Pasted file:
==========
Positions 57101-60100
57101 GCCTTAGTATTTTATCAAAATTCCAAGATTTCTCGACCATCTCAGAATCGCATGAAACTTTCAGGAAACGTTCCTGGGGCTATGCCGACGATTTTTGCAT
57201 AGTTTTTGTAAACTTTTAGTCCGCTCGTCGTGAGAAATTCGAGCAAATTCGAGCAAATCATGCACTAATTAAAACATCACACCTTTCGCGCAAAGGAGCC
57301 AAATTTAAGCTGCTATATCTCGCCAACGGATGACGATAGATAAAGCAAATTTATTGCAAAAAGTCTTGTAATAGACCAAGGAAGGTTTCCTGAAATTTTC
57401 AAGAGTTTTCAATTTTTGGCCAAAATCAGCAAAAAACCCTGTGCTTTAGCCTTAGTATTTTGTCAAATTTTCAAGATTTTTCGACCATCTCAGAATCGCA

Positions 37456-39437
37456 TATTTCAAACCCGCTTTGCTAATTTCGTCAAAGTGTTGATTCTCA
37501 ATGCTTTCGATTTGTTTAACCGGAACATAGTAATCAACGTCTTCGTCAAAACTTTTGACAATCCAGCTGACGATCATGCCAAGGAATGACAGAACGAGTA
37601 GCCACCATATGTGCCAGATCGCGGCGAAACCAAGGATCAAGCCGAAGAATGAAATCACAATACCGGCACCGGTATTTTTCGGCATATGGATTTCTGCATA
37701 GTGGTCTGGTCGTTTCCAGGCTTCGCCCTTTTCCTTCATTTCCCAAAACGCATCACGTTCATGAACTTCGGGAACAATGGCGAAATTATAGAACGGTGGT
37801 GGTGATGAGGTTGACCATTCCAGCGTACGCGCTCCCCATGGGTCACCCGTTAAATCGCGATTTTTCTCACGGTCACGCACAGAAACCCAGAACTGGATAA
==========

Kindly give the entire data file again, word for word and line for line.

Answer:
Positions 57101-60100
57101 GCCTTAGTATTTTATCAAAATTCCAAGATTTCTCGACCATCTCAGAATCGCATGAAACTTTCAGGAAACGTTCCTGGGGCTATGCCGACGATTTTTGCAT
57201 AGTTTTTGTAAACTTTTAGTCCGCTCGTCGTGAGAAATTCGAGCAAATTCGAGCAAATCATGCACTAATTAAAACATCACACCTTTCGCGCAAAGGAGCC
57301 AAATTTAAGCTGCTATATCTCGCCAACGGATGACGATAGATAAAGCAAATTTATTGCAAAAAGTCTTGTAATAGACCAAGGAAGGTTTCCTGAAATTTTC
57401 AAGAGTTTTCAATTTTTGGCCAAAATCAGCAAAAAACCCTGTGCTTTAGCCTTAGTATTTTGTCAAATTTTCAAGATTTTTCGACCATCTCAGAATCGCA

Positions 37456-39437
37456 TATTTCAAACCCGCTTTGCTAATTTCGTCAAAGTGTTGATTCTCA
37501 ATGCTTTCGATTTGTTTAACCGGAACATAGTAATCAACGTCTTCGTCAAAACTTTTGACAATCCAGCTGACGATCATGCCAAGGAATGACAGAACGAGTA
37601 GCCACCATATGTGCCAGATCGCGGCGAAACCAAGGATCAAGCCGAAGAATGAAATCACAATACCGGCACCGGTATTTTTCGGCATATGGATTTCTGCATA
37701 GTGGTCTGGTCGTTTCCAGGCTTCGCCCTTTTCCTTCATTTCCCAAAACGCATCACGTTCATGAACTTCGGGAACAATGGCGAAATTATAGAACGGTGGT
37801 GGTGATGAGGTTGACCATTCCAGCGTACGCGCTCCCCATGGGTCACCCGTTAAATCGCGATTTTTCTCACGGTCACGCACAGAAACCCAGAACTGGATAA